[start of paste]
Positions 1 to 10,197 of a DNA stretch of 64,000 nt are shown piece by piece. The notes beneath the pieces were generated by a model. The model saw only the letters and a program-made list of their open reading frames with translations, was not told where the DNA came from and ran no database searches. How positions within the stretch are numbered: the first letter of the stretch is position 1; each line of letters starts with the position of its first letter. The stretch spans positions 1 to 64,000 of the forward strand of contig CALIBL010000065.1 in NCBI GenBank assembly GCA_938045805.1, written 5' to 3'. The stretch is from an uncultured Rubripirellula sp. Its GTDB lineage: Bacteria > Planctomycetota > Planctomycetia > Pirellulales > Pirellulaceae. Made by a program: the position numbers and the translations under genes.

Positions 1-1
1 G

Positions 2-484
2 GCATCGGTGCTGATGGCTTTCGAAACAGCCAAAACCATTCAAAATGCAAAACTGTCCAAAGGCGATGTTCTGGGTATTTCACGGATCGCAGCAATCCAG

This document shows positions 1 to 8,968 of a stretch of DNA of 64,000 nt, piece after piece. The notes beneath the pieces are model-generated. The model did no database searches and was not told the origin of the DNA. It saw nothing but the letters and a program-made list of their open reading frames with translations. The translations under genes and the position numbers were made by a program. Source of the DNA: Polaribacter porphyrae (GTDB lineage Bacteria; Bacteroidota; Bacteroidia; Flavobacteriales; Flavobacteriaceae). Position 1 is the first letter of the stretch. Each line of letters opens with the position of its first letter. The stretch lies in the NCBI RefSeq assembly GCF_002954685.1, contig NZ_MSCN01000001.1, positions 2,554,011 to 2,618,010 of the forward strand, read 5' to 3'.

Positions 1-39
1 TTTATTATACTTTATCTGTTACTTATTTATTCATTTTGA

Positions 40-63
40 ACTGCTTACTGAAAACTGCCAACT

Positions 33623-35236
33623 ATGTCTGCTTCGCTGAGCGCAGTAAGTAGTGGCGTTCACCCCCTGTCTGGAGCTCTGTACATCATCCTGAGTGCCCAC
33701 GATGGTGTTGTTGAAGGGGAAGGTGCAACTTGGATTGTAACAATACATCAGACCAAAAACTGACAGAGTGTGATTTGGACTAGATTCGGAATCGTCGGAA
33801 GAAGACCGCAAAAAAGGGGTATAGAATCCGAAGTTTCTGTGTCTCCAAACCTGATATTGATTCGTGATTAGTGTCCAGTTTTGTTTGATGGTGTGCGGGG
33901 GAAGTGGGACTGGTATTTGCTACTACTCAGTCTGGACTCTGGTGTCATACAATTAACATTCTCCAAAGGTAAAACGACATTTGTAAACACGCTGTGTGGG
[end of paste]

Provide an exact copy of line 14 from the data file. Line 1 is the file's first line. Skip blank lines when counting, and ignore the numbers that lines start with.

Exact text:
33801 GAAGACCGCAAAAAAGGGGTATAGAATCCGAAGTTTCTGTGTCTCCAAACCTGATATTGATTCGTGATTAGTGTCCAGTTTTGTTTGATGGTGTGCGGGG